However, the combination of the difficult entry into the harbour, which limited ships to about 1,000 tons maximum, the extension of the railway to Onehunga in 1873 made naval traffic on the harbour less important again, though the Port of Onehunga can trace its origins to this time. Construction of a canal between the Manukau and the Waitemata was considered in the early 1900s, the Auckland and Manukau Canal Act 1908 was passed to allow authorities to take owned land for this purpose. However, no serious work was undertaken; the act was reported as technically still being in force as of 2008, but was repealed on 1 November 2010. A 2,700 ft canal reserve, 2 ch wide, remains in place; the harbour is popular for fishing, though entry to the water is difficult with few all-tide boat ramps. The harbour houses five active sailing clubs, three on the southern side, one near Mangere Bridge, one on the northern side. Since 1988, there has been an annual interclub competition, hosted by each club in rotation.
Despite all, precious about the Manukau, it is under ongoing threat from constant development and growth, with the pollution and damage that brings. According to the State of Auckland Marine Report Card, the harbour has a D-rating overall, based on water quality and sediment, ecology. Careful and integrated management of land-based activities, such as development through good land-use practices, commitment to a programme of integrated management is required to reverse this situation and secure a healthy and sustainable resource for everybody now and for future generations. In response to concern about the deteriorating state of the Manukau Harbour and the urgent need for a collaborative response to improve its condition, the Manukau Harbour Forum was created in November 2010 to advocate for the restoration of Manukau Harbour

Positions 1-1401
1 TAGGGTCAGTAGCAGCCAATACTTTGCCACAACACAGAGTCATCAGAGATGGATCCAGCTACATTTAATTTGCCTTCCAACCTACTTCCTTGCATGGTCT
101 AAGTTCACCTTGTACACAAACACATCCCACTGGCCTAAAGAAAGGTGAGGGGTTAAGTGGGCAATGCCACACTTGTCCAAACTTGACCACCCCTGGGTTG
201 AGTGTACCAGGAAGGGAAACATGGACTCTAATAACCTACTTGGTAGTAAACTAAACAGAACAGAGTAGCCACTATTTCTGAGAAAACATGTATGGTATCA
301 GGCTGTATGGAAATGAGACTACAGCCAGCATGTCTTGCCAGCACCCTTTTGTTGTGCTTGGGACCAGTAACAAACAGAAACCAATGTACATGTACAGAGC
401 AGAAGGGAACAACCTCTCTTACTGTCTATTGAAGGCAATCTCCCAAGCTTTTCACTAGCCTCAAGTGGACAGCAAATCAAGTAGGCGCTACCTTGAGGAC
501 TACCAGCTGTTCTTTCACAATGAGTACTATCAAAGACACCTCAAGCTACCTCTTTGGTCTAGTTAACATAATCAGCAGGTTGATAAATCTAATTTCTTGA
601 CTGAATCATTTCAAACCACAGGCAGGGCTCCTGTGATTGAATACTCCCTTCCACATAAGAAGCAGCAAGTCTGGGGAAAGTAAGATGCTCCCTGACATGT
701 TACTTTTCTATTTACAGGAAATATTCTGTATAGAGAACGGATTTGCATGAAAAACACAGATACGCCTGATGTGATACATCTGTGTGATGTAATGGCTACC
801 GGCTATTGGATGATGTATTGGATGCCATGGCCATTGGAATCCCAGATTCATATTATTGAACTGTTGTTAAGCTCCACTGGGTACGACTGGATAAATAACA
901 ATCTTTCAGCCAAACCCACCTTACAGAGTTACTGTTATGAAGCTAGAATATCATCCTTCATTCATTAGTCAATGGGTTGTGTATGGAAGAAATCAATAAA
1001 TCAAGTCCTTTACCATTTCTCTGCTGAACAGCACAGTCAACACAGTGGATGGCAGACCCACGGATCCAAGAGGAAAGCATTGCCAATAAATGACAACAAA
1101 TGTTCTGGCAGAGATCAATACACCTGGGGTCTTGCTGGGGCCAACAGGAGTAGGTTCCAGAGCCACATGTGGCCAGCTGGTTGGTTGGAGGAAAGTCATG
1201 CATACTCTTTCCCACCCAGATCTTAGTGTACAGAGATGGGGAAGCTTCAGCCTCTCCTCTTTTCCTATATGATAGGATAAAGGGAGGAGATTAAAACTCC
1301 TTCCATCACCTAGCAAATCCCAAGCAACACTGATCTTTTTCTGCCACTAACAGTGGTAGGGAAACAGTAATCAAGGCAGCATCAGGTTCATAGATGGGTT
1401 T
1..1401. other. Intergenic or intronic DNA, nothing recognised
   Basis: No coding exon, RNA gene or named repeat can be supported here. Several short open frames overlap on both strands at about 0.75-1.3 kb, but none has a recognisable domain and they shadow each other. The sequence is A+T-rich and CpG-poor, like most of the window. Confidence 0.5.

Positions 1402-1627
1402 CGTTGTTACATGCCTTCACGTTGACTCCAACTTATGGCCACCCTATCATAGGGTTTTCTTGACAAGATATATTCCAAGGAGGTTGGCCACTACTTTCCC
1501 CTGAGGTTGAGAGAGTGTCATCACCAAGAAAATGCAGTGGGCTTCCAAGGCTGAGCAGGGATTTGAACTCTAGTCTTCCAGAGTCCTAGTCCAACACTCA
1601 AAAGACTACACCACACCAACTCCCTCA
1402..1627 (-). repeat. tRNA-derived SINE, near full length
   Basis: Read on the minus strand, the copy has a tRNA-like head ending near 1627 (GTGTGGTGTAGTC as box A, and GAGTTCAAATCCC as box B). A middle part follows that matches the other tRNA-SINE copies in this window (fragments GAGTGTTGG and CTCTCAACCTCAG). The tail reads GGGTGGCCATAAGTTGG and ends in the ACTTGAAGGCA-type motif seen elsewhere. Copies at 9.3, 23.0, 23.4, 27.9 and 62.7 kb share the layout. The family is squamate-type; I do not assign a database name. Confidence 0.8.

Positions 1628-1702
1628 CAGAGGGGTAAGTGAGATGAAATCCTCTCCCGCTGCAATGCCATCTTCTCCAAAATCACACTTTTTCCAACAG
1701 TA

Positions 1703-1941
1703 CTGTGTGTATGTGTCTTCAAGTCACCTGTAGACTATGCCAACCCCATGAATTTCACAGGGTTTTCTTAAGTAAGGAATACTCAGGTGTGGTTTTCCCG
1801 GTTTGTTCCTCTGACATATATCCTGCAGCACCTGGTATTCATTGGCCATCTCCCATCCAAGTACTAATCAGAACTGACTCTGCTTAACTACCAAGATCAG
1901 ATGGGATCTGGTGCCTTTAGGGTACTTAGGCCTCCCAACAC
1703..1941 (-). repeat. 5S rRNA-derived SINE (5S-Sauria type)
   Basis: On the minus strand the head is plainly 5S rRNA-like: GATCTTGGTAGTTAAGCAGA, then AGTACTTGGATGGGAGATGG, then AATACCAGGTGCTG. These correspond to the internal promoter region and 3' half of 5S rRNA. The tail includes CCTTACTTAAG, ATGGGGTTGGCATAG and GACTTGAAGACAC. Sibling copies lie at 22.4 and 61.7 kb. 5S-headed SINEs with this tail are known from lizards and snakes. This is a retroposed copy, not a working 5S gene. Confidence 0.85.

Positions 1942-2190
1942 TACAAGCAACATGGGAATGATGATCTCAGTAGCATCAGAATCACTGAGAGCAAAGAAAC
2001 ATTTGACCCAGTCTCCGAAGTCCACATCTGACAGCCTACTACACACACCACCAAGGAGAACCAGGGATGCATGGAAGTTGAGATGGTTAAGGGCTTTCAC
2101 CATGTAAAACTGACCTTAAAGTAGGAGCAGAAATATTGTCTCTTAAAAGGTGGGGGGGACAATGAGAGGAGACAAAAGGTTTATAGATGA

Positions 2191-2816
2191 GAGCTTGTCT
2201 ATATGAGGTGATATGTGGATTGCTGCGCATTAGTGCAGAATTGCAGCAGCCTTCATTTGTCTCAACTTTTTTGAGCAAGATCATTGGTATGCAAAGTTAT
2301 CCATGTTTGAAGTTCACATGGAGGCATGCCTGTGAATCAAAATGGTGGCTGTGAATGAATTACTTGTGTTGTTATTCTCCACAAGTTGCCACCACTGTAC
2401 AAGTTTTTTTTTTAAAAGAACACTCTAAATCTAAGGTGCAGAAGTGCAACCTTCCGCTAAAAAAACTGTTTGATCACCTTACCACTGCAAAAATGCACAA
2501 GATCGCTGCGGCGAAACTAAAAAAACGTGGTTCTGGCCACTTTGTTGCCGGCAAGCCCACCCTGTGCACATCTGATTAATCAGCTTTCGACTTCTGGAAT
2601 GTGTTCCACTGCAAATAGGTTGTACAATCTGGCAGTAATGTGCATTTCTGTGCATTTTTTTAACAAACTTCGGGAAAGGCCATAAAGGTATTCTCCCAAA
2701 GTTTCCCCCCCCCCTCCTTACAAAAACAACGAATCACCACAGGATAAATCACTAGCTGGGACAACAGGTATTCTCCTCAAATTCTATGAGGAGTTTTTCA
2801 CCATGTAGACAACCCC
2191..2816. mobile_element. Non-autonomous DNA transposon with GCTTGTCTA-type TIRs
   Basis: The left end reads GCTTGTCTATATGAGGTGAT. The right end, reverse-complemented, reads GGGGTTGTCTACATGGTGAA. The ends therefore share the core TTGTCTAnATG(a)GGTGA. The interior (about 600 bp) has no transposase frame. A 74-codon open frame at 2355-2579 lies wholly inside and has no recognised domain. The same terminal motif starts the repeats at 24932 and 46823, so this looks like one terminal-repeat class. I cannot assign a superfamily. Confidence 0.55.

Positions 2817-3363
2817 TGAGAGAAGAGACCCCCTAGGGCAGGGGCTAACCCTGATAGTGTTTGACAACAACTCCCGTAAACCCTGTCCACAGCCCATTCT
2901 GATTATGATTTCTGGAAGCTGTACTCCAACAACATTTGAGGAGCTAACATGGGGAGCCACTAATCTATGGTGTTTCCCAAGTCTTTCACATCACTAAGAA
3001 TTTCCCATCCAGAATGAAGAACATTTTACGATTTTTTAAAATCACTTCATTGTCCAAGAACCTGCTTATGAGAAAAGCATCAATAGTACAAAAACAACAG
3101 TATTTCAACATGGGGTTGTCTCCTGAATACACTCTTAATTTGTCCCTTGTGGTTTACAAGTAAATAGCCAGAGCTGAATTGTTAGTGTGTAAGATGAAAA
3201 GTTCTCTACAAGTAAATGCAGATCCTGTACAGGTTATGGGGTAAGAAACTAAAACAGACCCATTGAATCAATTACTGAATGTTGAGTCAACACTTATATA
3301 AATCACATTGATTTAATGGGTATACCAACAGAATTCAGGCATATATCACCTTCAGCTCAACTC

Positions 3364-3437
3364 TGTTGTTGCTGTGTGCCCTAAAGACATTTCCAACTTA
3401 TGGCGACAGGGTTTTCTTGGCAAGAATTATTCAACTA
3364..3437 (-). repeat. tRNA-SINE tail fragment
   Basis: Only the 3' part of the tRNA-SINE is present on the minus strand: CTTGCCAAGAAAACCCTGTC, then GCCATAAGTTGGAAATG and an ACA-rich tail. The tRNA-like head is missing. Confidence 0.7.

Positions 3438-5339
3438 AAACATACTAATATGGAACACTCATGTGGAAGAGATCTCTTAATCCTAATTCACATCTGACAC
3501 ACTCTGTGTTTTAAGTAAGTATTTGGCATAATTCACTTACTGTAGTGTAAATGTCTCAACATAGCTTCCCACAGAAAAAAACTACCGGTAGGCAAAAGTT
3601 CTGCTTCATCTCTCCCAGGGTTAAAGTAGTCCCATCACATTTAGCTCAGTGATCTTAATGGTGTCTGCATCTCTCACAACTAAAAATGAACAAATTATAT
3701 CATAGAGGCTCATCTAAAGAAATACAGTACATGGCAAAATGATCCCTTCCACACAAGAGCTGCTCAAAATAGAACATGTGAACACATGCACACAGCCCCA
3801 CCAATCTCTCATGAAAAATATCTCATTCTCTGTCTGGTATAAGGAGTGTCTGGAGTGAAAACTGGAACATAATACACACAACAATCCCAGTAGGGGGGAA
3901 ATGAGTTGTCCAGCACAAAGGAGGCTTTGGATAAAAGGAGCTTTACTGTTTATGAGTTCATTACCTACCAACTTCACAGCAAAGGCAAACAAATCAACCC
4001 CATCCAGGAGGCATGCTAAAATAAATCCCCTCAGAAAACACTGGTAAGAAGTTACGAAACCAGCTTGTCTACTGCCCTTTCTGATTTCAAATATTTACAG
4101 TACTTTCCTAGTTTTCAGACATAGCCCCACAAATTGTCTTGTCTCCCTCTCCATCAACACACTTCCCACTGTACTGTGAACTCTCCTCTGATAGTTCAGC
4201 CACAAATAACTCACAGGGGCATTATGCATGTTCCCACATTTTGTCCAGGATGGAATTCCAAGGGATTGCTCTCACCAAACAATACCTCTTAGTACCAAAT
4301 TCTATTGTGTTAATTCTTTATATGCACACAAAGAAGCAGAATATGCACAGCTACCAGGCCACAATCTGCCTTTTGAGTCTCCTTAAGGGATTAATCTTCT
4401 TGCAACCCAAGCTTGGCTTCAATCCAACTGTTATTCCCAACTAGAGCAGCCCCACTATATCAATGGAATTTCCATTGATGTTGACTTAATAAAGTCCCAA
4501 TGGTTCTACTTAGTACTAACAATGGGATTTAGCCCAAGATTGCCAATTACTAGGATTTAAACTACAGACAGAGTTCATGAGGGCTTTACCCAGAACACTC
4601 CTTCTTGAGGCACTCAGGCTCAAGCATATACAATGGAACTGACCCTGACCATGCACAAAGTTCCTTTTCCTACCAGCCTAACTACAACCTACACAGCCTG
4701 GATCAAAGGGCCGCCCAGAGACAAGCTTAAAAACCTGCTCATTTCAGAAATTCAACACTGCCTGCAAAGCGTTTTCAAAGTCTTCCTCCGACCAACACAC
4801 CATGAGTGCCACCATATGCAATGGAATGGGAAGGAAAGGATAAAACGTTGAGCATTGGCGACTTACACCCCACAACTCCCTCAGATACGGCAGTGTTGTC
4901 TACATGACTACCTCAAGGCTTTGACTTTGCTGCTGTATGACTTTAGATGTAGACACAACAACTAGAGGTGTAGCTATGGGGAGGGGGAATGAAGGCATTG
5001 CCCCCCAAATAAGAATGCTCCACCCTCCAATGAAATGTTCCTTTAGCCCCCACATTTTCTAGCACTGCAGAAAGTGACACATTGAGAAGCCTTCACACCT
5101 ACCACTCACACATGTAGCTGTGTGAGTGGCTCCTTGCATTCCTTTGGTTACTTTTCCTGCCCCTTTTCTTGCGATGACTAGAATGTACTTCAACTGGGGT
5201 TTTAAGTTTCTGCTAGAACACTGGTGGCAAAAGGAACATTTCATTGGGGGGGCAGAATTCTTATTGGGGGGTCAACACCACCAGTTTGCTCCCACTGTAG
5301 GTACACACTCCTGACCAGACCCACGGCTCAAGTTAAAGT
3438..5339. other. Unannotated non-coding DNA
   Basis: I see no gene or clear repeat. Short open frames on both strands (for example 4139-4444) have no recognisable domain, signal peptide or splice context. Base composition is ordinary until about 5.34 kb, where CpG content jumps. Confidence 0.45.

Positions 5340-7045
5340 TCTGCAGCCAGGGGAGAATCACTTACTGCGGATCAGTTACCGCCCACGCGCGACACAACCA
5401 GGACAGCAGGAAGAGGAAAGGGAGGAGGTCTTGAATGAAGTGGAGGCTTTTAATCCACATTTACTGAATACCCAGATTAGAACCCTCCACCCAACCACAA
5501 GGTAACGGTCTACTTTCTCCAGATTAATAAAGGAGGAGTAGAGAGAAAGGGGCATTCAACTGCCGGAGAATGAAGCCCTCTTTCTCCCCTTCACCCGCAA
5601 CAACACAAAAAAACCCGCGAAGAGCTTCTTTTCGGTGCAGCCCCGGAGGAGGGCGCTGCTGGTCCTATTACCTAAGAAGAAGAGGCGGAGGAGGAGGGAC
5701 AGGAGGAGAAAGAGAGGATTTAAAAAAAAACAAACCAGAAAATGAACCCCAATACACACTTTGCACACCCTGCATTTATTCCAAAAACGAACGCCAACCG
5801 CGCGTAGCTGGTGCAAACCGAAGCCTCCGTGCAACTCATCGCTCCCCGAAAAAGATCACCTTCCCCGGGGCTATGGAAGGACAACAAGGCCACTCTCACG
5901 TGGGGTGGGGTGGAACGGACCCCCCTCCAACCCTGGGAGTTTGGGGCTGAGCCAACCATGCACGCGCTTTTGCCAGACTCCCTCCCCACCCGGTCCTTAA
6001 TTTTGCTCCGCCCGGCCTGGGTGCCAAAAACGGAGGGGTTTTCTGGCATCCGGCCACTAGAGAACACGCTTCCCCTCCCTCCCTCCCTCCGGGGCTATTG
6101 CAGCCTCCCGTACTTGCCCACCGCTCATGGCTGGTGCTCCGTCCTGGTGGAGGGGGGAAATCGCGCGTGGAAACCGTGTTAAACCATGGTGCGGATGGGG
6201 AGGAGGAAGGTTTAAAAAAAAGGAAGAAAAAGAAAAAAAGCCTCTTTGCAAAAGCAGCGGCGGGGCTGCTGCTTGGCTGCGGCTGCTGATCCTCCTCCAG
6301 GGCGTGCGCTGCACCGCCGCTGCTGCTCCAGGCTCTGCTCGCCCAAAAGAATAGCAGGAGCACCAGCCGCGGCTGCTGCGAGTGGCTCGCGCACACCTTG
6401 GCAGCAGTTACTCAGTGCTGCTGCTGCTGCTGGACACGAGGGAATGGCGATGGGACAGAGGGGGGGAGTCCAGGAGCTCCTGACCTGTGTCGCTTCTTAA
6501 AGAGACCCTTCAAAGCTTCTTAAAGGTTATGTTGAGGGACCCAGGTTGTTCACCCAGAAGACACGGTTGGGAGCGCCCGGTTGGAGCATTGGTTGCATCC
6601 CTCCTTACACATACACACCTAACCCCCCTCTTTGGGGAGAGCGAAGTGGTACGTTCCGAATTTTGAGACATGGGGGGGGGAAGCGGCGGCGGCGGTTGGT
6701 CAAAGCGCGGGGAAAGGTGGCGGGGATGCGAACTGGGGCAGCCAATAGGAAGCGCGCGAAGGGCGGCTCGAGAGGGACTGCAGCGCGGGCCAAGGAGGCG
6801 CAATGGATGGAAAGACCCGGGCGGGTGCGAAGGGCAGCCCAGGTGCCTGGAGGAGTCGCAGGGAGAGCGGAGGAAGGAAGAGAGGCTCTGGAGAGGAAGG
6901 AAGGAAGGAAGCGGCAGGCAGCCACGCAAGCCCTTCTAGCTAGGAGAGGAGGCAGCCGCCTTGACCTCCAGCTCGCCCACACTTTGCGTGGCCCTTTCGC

The Auckland Council is the local government council for the Auckland Region in New Zealand. The governing body consists of 20 councillors, elected from 13 wards. There are 149 members of 21 local boards who make decisions on matters local to their communities, it is the largest council in Oceania, with a $3 billion annual budget, $29 billion of ratepayer equity, 9,870 full-time staff as of 30 June 2016. The council began operating on 1 November 2010, combining the functions of the previous regional council and the region's seven city and district councils into one "super council" or "super city"; the Council was established by a number of Acts of Parliament, an Auckland Transition Agency created by the central government. Both the means by which the Council was established and its structure came under repeated criticism from a broad spectrum during the establishment period; the initial Council elections in October 2010 returned a centre-left council with Len Brown as mayor. Brown was re-elected in October 2013, again with a supportive council.